Hamadeh also has some reservations about private equity, while he says he is broadly positive on real estate and emerging market equities. He does not typically allocate to Middle East managers: given the fact that most of CGM’s clients are GCC-based, with core business interests in the region, they are usually already over-exposed to the region, and Hamadeh believes that home market bias is one of the fundamental but universal mistakes an investor can make. In his discussions with clients, Hamadeh says that most say they are investing not for themselves but for future generations of their family – and this long-term horizon sometimes justifies taking a conservative position to protect assets. As well as 2007-8, the firm also de-risked portfolios amid the Eurozone crisis in 2010. While the anticipated market falls did not materialise on that occasion, Hamadeh says that the lost upside to clients – around 2% in annual performance – was a price worth paying for the insurance of downside protection in such circumstances. Over the last decade CGM has built up significant loyalty and trust among its client base, and he says that interaction with clients, and their understanding and appreciation of what the firm does, is the most rewarding part of his job. The multi-family office model has not been widely adopted in the Middle East, but he says that many high net worth individuals and families - who have often built up a disorganised variety of portfolios as a result of dealing with multiple private bankers – do have a “lightbulb moment” when they realise they need an independent advisor. Hamadeh is convinced that the model is the right one: while standards are improving in the financial sector, too many investors in the region have been short-changed in the past. “What we do is not the easiest route to take in the investment business,” he says. “In fact our space is more challenging, but it’s a space that we are committed to and personally I feel passionate about this model. I’ve seen throughout my career how people can get taken advantage of in their investments because of a lack of professional knowledge and/or misalignment of interest; it’s bordering on criminal really.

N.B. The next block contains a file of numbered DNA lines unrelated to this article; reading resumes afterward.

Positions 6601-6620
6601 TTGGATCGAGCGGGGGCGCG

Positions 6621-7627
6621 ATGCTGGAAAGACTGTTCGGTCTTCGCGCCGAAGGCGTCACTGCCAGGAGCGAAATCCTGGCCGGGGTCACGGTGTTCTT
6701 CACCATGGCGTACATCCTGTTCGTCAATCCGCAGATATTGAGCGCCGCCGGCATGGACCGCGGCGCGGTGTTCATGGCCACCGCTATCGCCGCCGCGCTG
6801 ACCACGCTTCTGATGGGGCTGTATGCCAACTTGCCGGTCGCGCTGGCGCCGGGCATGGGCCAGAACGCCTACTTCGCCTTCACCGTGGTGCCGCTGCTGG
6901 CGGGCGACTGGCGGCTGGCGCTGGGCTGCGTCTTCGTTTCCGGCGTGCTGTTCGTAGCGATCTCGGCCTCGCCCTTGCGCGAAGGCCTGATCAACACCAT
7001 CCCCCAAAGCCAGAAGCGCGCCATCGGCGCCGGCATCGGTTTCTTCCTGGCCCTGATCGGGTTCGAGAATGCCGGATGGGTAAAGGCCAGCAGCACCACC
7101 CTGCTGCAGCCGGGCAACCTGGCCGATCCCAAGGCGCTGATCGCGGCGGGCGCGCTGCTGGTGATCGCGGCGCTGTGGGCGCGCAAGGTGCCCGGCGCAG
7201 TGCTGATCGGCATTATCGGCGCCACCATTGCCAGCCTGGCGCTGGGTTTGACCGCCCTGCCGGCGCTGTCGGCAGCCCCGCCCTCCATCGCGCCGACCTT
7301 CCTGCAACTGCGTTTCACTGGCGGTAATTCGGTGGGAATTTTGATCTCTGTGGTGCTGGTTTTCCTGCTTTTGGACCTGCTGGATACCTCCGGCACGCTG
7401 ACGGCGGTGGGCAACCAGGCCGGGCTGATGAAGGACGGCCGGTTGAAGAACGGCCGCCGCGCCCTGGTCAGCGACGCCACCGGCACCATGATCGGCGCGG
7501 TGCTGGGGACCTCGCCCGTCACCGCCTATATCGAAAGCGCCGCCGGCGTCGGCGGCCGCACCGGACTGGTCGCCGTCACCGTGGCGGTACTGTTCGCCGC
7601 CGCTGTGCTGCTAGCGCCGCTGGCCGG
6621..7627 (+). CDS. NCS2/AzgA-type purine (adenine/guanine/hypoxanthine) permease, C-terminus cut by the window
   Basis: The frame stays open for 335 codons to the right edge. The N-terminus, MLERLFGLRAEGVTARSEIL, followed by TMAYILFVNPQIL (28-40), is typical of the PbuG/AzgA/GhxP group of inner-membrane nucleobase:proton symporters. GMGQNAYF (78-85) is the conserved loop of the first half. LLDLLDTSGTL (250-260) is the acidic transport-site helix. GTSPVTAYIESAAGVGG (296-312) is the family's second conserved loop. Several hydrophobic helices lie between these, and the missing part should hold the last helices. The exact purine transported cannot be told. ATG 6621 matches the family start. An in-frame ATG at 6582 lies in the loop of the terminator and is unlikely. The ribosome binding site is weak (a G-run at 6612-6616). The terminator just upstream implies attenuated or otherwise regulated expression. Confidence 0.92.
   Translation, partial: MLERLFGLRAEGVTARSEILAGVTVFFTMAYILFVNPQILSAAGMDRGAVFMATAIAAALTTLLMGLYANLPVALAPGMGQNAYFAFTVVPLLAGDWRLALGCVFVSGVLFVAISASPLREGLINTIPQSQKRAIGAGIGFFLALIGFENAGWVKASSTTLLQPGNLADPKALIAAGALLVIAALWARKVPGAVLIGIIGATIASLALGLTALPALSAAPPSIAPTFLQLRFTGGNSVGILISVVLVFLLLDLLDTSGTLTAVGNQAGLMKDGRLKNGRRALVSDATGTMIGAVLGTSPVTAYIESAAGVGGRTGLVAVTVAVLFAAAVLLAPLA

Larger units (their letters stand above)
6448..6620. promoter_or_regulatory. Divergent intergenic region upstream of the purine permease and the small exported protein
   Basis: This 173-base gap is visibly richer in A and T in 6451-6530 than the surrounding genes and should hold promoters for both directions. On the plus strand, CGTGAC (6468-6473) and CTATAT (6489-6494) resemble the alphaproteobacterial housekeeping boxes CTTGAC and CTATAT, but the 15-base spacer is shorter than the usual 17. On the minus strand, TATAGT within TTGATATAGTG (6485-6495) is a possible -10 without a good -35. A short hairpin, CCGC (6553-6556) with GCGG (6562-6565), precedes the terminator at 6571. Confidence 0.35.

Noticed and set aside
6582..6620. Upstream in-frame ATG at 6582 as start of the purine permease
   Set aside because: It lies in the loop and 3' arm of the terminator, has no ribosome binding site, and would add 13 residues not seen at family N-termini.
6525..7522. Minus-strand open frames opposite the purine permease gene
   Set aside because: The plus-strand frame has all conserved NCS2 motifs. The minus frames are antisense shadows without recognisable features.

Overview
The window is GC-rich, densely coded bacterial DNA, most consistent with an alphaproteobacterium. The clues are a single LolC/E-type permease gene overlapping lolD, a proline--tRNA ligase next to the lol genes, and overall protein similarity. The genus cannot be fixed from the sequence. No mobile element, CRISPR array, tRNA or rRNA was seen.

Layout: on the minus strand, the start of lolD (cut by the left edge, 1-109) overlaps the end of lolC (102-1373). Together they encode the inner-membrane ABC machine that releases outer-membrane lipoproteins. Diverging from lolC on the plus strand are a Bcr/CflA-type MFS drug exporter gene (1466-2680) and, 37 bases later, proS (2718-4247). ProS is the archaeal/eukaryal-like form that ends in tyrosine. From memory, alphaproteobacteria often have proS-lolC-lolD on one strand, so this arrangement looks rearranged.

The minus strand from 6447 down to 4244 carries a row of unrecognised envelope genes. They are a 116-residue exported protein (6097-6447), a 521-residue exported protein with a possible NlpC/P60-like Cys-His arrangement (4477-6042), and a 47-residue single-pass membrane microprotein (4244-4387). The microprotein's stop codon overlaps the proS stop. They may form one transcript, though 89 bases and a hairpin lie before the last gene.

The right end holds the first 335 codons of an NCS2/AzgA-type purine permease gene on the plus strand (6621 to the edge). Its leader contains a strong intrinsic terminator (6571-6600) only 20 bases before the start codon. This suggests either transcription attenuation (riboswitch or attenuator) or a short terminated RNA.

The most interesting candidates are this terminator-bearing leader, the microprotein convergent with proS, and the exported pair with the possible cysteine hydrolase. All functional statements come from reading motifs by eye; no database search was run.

And that’s something I feel very strongly about. “Investors, regardless of size, deserve better: they deserve better transparency, they deserve someone managing their money who is aligned with them and will do their best for them in return for a fee.”

“Investors deserve better: they deserve better transparency, they deserve someone managing their money who is aligned with them and will do their best for them”
Nabil Hamadeh,

  Disclaimer Policy